As-salaamu alaykum and Eid Mubarak to you and your families from all of your Solace family.
May Allaah accept all of your efforts over the past ten blessed days and may your Eid be filled with the remembrance of Allaah’s favours and gratitude to Him, ameen.
To all of our supporters and donors, a very big thank you and Jazaakumullaahu khairan – without Allaah’s help and your support, we would not be able to do the essential support work we do to help our sisters who have become Muslim, stay Muslim.
Need a quick reminder of the sunan of Eid ul Adha? Here are 6 essentials:
1 – Doing the ghusl ( ritual bath with intention) before going out to the prayer.
It was narrated in a saheeh hadeeth in al-Muwatta’ and elsewhere that ‘Abd-Allaah ibn ‘Umar used to do ghusl on the day of al-Fitr before going out to the prayer-place in the morning. (Al-Muwatta’ 428)
2 – Eating after the prayer on Eid al-Adha:
Remember, Eid al-Adha is opposite to Eid al Fitr in terms of eating- it is recommended not to eat anything until one comes back from the prayer, and if possible ee should eat from the udhiyah if we have offered a sacrifice. However there is no sin in eating before the prayer, especially if we are not going to offer a sacrifice.
3 – Saying the “Takbeer” on the day of Eid
This is one of the greatest Sunnahs on the day of Eid because Allaah says (interpretation of the meaning):
“(He wants that you) must complete the same number (of days), and that you must magnify Allaah [i.e. to say Takbeer (Allaahu Akbar: Allaah is the Most Great)] for having guided you so that you may be grateful to Him”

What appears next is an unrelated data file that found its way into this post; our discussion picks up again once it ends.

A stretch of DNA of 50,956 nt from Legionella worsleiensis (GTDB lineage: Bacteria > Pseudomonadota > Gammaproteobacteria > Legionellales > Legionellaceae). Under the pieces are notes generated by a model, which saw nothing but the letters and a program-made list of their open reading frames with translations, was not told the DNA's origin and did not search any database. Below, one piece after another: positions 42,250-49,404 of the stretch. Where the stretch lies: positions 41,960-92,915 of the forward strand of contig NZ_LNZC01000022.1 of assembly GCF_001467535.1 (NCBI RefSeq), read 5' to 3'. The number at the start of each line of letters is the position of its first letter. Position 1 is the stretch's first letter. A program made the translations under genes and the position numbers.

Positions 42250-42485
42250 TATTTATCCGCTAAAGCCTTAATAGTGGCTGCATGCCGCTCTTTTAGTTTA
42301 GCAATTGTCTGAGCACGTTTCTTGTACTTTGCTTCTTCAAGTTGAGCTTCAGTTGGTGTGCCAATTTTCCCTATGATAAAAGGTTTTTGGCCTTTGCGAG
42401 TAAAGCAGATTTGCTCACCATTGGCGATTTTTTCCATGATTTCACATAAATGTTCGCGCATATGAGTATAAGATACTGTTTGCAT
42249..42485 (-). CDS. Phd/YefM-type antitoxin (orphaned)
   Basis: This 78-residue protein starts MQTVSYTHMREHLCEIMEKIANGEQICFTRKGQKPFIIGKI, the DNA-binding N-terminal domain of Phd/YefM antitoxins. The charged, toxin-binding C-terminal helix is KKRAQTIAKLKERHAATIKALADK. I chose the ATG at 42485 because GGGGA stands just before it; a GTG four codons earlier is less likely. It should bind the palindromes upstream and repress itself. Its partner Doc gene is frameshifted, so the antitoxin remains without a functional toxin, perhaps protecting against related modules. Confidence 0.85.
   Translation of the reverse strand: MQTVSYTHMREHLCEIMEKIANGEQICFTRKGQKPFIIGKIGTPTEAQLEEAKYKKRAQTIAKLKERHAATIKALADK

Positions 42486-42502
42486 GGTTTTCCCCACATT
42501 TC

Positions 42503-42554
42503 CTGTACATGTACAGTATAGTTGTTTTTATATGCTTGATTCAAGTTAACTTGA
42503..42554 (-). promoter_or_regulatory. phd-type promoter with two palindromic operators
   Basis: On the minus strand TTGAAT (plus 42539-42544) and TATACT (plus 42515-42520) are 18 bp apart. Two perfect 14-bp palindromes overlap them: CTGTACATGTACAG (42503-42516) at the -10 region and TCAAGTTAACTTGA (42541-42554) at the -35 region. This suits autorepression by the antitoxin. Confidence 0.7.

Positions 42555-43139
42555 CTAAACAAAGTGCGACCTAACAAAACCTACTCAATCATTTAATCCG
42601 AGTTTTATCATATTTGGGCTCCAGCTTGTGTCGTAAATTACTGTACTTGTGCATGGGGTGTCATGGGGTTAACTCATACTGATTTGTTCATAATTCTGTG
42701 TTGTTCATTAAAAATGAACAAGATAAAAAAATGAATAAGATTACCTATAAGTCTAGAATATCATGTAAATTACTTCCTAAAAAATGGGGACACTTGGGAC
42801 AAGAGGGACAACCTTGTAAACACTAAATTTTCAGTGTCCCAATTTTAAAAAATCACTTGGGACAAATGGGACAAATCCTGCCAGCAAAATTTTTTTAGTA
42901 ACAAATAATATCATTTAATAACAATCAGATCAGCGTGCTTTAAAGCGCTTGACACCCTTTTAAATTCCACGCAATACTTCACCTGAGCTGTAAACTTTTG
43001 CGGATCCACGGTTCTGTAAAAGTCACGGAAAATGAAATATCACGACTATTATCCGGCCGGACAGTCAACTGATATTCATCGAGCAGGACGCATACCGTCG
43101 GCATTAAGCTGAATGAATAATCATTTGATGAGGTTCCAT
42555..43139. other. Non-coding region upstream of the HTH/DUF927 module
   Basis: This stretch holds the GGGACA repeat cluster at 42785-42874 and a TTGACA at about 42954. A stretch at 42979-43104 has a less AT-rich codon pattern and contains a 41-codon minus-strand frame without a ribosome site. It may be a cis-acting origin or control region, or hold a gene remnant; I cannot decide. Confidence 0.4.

It is reported from the Companions that the people used to recite Takbeer on Eid when they came out of their houses until they came to the prayer place, and until the imam came out. When the imam came out they fell silent, and when he said takbeer they said takbeer.
In the case of Eid al-Adha, the takbeer begins on the first day of Dhu’l-Hijjah and lasts until sunset on the last of the days of tashreeq ( the 11th, 12th and 13th of Thul- Hijjah).
What to say?
The simplest one is narrated from the companion Ibn Masud:
Allaahu akbar, Allaahu akbar, laa ilaaha ill-Allaah, wa Allaahu akbar, Allaah akbar, wa Lillaah il-hamd (Allaah is Most Great, Allaah is most Great, there is no god but Allaah, Allaah is Most great, Allaah is most great, and to Allaah be praise).
It was also narrated elsewhere with the phrase “Allaahu akbar” repeated three times.
4 – Offering congratulations – even with social distancing!
The etiquette of Eid also includes the congratulating and exchanging good wishes with any wording you like, although there are customary ones such as saying to one another “Taqabbala Allaah minna wa minkum” (May Allaah accept (good deeds) from us and from you” or “Eid mubaarak.”
5 – Get your glad-rags on!
It is a sunnah to wear your best clothes and adorn yourself for your families, as a sign of the greatness of this day and of Allaah’s blesssings upon us- it is done to honour the day of Eid and not to impress anyone else, so dress up even if you have no where to go!
6 – Going to the prayer by one route and returning by another ( if you are safe and well to go to the Eid Prayer)
It was narrated that Jaabir ibn ‘Abd-Allaah (may Allaah be pleased with him) said: On the day of Eid, the Prophet (peace and blessings of Allaah be upon him) used to vary his route. (Narrated by al-Bukhaari, 986.)
It was said that the reason for this is so that the two routes would testify for you on the Day of Resurrection, for the earth will speak on the Day of Resurrection and say what was done on it, both good and bad, and every part of the land that you mentioned Allaah’s name on, will be a witness for you on the Day of Judgement!
If you are not going to a congregational prayer, pray your Eid Salah as two units at home, after the sun has risen and before midday.